10 Rude Things You Should Not Be Doing at Work
If you’re new to the working world, you’re probably also new to the world of office etiquette. And, while to some, it comes naturally – to others – learning the ways of the office can be a challenge. But knowing how to manage yourself in an office setting is actually half the battle when it comes to mastering corporate life in general. When you think about it, many of us spend the majority of our lives in our offices. We all work, a lot. And, that means the office becomes a second home. And, sometimes a place where you spend more hours than your actual home. So following a protocol…staying in touch with the etiquette that makes an office run smoothly is essential and makes you someone the rest of the team wants to keep around. Not sure what an office faux pas looks like? I recently stumbled upon a great Forbes article that talked about exactly that, 10 Rude Things Never To Do At Work, and it was a great read. Here are a few of my favorite highlights, and for the full article, click here.
Participate in a loud mobile-phone conversation while walking down a hallway, thus interrupting dozens of people in their work. (Has this ever happened to you? It’s terrible!)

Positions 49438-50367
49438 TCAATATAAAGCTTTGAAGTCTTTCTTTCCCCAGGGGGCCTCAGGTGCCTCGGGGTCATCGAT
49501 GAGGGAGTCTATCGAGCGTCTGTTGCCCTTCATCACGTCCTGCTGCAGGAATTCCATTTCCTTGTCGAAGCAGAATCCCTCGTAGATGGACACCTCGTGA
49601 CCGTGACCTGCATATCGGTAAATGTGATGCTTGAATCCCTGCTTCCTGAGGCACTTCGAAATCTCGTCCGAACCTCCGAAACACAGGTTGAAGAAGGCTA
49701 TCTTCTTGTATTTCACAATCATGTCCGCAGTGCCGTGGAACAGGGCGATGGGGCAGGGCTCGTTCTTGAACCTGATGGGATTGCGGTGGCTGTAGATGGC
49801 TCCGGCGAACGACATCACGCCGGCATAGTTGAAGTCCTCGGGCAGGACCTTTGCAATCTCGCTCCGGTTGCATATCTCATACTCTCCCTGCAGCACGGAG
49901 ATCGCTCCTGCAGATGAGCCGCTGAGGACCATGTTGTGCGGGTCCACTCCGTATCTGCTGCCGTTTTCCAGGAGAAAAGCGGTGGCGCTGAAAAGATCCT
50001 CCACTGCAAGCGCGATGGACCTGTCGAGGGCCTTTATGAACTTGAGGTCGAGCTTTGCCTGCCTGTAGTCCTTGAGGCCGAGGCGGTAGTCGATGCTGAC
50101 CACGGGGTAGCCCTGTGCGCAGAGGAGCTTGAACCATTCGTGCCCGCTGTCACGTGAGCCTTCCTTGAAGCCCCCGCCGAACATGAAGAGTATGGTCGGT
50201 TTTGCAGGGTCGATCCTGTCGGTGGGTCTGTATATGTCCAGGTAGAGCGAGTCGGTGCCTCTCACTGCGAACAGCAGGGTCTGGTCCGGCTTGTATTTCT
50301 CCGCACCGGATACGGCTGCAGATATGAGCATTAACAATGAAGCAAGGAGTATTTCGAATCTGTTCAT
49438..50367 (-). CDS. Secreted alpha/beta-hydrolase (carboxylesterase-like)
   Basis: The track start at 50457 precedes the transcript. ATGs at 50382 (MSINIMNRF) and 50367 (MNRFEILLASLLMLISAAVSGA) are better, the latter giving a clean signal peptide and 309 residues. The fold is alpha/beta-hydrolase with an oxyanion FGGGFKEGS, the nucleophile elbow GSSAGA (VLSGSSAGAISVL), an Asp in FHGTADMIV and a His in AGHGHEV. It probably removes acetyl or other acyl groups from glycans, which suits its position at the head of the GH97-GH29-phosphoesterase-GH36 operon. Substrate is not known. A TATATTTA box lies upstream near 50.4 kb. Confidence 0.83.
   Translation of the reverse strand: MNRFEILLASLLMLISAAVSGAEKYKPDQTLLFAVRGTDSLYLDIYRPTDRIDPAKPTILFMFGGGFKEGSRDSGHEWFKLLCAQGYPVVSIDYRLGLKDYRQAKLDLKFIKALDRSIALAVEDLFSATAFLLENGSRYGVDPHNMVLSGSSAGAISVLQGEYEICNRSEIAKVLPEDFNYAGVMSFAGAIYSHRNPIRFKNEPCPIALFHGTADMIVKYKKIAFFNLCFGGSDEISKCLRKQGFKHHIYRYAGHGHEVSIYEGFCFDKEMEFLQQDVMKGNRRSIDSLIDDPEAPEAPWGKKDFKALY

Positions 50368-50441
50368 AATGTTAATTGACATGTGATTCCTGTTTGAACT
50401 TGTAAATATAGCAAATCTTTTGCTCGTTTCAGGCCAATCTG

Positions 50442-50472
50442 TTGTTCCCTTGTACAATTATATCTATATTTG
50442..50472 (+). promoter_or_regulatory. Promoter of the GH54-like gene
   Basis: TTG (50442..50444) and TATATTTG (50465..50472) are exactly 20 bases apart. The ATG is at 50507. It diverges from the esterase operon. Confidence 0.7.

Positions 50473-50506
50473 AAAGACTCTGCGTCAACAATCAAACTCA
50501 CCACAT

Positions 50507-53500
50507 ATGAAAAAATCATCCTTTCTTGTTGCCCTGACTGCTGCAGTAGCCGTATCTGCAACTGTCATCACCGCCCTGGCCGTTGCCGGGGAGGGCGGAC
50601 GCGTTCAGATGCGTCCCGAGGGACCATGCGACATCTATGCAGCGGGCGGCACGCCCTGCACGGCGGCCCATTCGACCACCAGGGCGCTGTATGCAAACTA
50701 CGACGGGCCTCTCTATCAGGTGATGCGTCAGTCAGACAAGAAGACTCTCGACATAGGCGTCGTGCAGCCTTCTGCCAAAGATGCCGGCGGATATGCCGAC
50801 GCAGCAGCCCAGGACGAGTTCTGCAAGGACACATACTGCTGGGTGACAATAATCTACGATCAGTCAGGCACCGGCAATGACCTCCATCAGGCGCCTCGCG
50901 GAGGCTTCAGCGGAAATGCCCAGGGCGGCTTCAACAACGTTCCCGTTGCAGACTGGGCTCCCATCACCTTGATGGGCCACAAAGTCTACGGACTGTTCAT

Chew ice, slurp coffee or otherwise eat or drink loudly or obtrusively whether you’re in your cubicle, in a conference room or anywhere else.
Apply or remove nail polish at your desk. Some people are allergic to the chemicals in nail polish and polish remover — and that goes for cologne, after shave and perfume, too!
Try to engage one co-worker in a conversation focused on bashing another co-worker.
Ask your co-workers about their financial status, or talk about your own.
Invite one co-worker to lunch while ignoring another co-worker who’s standing or sitting right there.
Push your political or religious views on your co-workers.
No matter what it is, from chewing loudly and slurping drinks to painting your nails right at your desk, remembering that there are other people around you is the name of the game. General rule of thumb: if it’s something that would irritate you, it will definitely irritate another person too. Simply having the forethought to realize that a communal situation is tough, is the best way to know exactly when and how to censor yourself and your own actions. Do you work in an open office setting? How do you deal with rude distractions and coworkers who make you feel uncomfortable at your own desk?